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  4. Thank you for telling us about these histories. Do you have any Russian blood in your ancestry that triggered your fascination? Enjoy your reading! ((hugs)), Teresa :-)

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    1. Well, actually, my paternal grandmother's parents emigrated from Latvia as children, so I do have some connection. :)

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  5. Yes two very excellent books!

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  6. It's wonderful to lose yourself in s good book. We were on holiday last week with no wifi, no internet, no phone signal and no TV - it was bliss. I will remember your recommendation and look out for it at the library.

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  7. I've never read anything about the family, but you have sure triggered an interest with this wonderful review. Have you ever done book reviews professionally? Your's was so well written.
    Blessings,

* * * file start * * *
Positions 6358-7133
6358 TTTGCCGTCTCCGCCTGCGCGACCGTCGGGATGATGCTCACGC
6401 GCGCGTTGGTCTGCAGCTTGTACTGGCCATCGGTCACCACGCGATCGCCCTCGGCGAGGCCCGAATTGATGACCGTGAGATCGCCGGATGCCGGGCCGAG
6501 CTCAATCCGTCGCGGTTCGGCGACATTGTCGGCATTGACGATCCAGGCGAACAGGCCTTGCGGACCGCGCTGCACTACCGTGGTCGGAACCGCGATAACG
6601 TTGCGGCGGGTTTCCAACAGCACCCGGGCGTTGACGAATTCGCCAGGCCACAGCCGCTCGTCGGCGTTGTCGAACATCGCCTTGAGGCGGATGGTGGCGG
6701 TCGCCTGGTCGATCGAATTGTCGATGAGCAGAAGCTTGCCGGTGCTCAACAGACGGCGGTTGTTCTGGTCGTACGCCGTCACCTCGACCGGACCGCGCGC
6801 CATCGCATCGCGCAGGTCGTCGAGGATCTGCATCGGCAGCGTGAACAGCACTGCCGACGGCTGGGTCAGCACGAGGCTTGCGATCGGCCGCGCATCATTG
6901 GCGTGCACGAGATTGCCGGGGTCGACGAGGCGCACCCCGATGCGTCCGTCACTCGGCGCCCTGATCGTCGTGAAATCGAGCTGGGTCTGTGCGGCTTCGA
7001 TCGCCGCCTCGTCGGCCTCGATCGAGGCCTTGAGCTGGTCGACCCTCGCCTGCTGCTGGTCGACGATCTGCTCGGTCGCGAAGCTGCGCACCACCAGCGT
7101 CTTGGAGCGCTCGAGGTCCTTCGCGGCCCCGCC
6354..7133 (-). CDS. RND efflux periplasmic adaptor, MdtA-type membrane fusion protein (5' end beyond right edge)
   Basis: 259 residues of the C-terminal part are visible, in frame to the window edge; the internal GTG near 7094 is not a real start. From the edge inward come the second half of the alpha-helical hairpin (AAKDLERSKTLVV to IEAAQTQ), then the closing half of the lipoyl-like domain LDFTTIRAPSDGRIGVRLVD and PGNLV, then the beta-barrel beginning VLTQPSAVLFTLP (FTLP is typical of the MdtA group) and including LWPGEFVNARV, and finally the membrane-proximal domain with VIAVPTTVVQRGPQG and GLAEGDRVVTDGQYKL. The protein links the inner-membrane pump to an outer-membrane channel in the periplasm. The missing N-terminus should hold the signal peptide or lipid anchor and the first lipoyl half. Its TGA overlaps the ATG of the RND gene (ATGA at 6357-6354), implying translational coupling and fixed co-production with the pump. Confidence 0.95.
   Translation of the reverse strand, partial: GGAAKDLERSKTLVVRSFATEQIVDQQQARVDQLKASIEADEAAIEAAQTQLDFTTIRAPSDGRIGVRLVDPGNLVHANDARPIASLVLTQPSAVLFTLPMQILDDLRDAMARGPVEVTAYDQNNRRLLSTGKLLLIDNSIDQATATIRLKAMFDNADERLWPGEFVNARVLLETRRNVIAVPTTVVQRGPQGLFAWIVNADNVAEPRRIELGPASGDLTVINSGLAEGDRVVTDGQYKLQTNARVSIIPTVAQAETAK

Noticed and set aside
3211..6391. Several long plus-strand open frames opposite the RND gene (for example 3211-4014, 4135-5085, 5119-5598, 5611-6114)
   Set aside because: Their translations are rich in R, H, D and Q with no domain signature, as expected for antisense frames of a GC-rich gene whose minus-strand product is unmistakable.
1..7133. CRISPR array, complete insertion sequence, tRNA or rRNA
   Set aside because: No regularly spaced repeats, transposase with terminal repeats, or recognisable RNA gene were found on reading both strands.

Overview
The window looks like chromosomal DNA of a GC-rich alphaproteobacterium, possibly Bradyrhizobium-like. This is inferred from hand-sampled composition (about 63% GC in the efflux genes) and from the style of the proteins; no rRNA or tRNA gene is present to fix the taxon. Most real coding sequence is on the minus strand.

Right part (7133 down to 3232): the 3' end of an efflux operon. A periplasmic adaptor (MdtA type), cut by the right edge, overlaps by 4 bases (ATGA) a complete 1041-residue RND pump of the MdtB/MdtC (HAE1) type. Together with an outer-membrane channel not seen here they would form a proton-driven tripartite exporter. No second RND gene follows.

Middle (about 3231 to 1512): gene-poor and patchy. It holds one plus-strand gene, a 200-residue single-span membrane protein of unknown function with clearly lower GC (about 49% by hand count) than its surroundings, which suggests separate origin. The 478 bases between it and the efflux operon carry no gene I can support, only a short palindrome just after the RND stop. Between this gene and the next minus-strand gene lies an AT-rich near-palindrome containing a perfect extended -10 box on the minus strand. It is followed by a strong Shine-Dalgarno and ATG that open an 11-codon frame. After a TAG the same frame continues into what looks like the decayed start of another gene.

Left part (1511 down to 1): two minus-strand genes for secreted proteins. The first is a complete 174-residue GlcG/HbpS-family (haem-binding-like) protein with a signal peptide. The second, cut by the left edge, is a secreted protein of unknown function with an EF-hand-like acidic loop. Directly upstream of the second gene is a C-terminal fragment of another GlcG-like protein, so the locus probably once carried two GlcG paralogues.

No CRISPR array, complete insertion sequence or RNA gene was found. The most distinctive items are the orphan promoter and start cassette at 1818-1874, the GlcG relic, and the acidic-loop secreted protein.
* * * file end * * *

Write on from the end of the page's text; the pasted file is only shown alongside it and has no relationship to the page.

Betsy

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    1. Thanks, Betsy. I haven't done any professional book reviewing but I think I'd love to someday. :)

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  8. Catching up with a few past posts here Jennifer :) I too like the history of the Romanovs, and remember watching a subtitled movie about them waaaaay back (probably the 1971 movie 'Nicholas & Alexandra). This new book sounds like a good one, and I'll have to look it up.
    Reading back here, I'm glad you had a good Mother's Day. Love your flowers in the yard and in the vases. Sounds like everything is humming along nicely at your place :) Enjoy your last few days of freedom ... well before the real fun begins in summertime.